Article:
by Stuart Shapiro
The health care costs of obesity are hurting all of us (especially those who are obese). One of the least intrusive measures to curb overeating is the posting of calorie counts in restaurants. This practice, most prominently tried in New York, has drawn its share of skeptics. However, a new study with a particularly sophisticated design has found that upon seeing calorie counts, people reduce the amount they eat:
Do such calorie disclosure laws work? Using data from Starbucks restaurants in New York City both before and after the city passed a law in 2008 requiring chain restaurants to post calorie amounts on menus, Bollinger, Leslie and Sorenson compared caloric intake data from the New York locations with “control” Starbucks stores in Boston and Philadelphia, where calorie posting was not required.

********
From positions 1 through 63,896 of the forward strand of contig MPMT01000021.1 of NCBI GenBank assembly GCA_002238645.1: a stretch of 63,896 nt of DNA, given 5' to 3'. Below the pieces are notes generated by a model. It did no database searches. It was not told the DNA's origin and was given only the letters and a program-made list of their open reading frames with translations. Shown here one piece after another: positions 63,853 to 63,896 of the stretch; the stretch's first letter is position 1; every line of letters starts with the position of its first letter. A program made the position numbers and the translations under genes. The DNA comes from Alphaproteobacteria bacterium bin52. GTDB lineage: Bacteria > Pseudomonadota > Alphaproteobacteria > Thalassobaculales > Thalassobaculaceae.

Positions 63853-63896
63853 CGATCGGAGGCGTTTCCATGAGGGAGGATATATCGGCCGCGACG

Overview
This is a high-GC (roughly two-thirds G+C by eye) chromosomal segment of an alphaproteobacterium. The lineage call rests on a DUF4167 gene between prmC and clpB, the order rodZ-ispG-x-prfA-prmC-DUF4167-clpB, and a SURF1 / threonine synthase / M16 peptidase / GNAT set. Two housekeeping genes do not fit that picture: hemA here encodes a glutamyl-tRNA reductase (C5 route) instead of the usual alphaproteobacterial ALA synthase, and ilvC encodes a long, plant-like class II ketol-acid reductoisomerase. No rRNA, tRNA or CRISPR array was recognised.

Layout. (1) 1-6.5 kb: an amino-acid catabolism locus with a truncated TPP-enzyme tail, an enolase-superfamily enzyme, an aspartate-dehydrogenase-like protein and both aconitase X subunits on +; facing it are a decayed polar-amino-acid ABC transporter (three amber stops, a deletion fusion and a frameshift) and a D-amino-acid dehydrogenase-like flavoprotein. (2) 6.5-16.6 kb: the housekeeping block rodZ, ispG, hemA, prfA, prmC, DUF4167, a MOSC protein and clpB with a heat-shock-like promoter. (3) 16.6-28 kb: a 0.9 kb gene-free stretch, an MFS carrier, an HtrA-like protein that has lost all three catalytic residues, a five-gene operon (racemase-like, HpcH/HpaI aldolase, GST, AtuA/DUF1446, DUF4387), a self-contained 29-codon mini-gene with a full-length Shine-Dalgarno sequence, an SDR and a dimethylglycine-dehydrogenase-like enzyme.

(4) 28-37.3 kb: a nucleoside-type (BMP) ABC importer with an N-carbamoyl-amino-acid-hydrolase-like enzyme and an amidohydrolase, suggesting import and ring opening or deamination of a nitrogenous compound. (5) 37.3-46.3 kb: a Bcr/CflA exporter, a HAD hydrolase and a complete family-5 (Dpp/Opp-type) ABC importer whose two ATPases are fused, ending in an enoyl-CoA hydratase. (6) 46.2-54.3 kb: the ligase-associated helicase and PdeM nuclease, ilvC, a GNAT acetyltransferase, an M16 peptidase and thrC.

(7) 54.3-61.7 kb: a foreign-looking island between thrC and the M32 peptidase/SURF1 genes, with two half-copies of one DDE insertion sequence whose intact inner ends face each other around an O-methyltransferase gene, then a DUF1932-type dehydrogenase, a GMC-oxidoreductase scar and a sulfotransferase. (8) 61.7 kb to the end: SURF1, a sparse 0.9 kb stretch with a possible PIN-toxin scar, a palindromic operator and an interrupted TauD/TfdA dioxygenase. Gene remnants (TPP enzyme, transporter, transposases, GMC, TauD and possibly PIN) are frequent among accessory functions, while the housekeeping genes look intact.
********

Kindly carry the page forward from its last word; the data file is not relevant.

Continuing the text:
They found that with calorie posting in effect, Starbucks customers’ average caloric intake per food transaction decreased by 14%, while their average caloric intake per beverage transaction did not change. Of the reduced calories, 74% resulted from fewer purchases, while 26% stemmed from purchasing lower calorie products.
Few people (and I’m not one of them) want to tell people what they can and can’t eat. Letting people know how much they are eating though, that’s fine by me. And if it reduces health care costs and prolongs lives, let’s do it.
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